The Best of “This Day in Water History”—2012

By Michael J. McGuire

I have been posting daily water historical happenings since September 1, 2012 on my other blog This Day in Water History. I thought it would be fun to choose my favorites and post short versions of them for your perusal and amusement.

0907 John_SnowSeptember 7, 1854:  The St. James Board of Governors and Directors of the Poor was convinced by Dr. John Snow that the Broad Street pump was the source of a cholera epidemic in a London neighborhood.  The Board ordered the removal of the pump handle preventing a continuation of the epidemic.  Incredibly, public protests resulted in the replacement of the pump handle on September 26, 1855.

0926 Chloride of lime treatment buildingSeptember 26, 1908:  First day of operation of the chlorination facility at Boonton Reservoir for Jersey City, NJ.  This was the first continuous use of chlorine in the U.S. for drinking water disinfection. Dr. John L. Leal was responsible for this breakthrough in public health. Details of the facility planning and operation are included in The Chlorine Revolution: Water Disinfection and the Fight to Save Lives.

0930 Roosevelt dedicates Hoover damSeptember 30, 1936:  Hoover Dam Dedication by U.S. Secretary of the Interior, Harold L. Ickes and President Franklin D. Roosevelt. Click HERE for an audio recording of the dedication.  New York Times headline–President…Speaks at Boulder Dam.  ”Standing on a platform perched high above the Colorado River at the eastern terminus of the great, towering Boulder Canyon Dam, President Roosevelt dedicated it today…

1014 Baby drinking milk from bottleOctober 14, 1862:  New York Times headline–Mixing of Water with Milk Not an Adulteration. “The People ex rel. Jacob Fauerbach vs. Court of Sessions. — The relator was convicted in the Court of Sessions of vending adulterated milk, and sentenced to pay a fine of $55. He appealed the case to the New York Supreme Court, contending that the act under which he was convicted was purely a sanitary measure, intending to prevent traffic in impure, diseased and unwholesome milk…

1021 Rupert Blue 4th Surg Gen of USOctober 21, 1914:  The first numerical drinking water regulations in the U.S. were adopted. “On October 21, 1914, pursuant to the recommendation of the Surgeon General of the Public Health Service [Dr. Rupert Blue], the Treasury Department adopted the first standards for drinking water supplied to the public by any common carrier engaged in interstate commerce. These standards specified the maximum permissible limits of bacteriological impurity…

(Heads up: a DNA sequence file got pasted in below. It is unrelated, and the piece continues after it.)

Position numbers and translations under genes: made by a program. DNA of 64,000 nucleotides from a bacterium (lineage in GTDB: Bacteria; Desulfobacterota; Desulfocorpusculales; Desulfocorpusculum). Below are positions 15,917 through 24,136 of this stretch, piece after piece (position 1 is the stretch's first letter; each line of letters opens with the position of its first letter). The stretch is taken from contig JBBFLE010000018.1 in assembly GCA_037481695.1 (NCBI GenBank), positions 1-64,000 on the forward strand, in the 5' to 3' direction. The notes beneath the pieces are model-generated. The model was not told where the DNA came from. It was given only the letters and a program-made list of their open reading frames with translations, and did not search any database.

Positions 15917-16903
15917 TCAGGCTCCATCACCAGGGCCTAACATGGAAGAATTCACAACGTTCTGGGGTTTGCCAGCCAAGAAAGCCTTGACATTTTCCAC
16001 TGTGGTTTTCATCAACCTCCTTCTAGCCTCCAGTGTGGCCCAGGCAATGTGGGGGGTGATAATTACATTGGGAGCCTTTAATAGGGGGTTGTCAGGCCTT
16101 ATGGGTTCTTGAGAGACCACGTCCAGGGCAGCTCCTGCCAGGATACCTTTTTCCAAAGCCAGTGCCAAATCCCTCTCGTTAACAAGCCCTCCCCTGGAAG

1030 Common CupOctober 30, 1912. 100th Anniversary of the Regulation Banning the Common Cup. At the turn of the 20th century, public health professionals were still struggling to incorporate the precepts of the germ theory into all of their protocols. The general population was even further behind and, in many cases, resisted the momentum for change. One popular custom during this period was the use of a single cup or dipper for a pail of water or water cooler aboard trains—the common cup. Disease transmission as a result of using a common cup in public places was a serious problem…

1116 Privy in southern cityNovember 16, 1918:  Municipal Journal. A Sanitary Survey of an Unnamed City. The conditions about which you will read were by no means unusual in 1918 in the U.S. “A State Board of Health a few months ago, made a sanitary survey of a certain city (the name of which is unessential) which was of more than usual interest, because of its thoroughness and the sensible recommendations based upon it….The city in question has a population of about 30,000

1125 Margaret ThatcherNovember 25, 1988:  New York Times headline—Britain Planning to Sell Its Waterworks. “The British Government today began the latest and most contentious step in its sweeping privatization program by presenting its plans for selling off the nation’s state-owned water industry. ‘Privatizing water makes about as much sense as privatizing the air we breathe.’…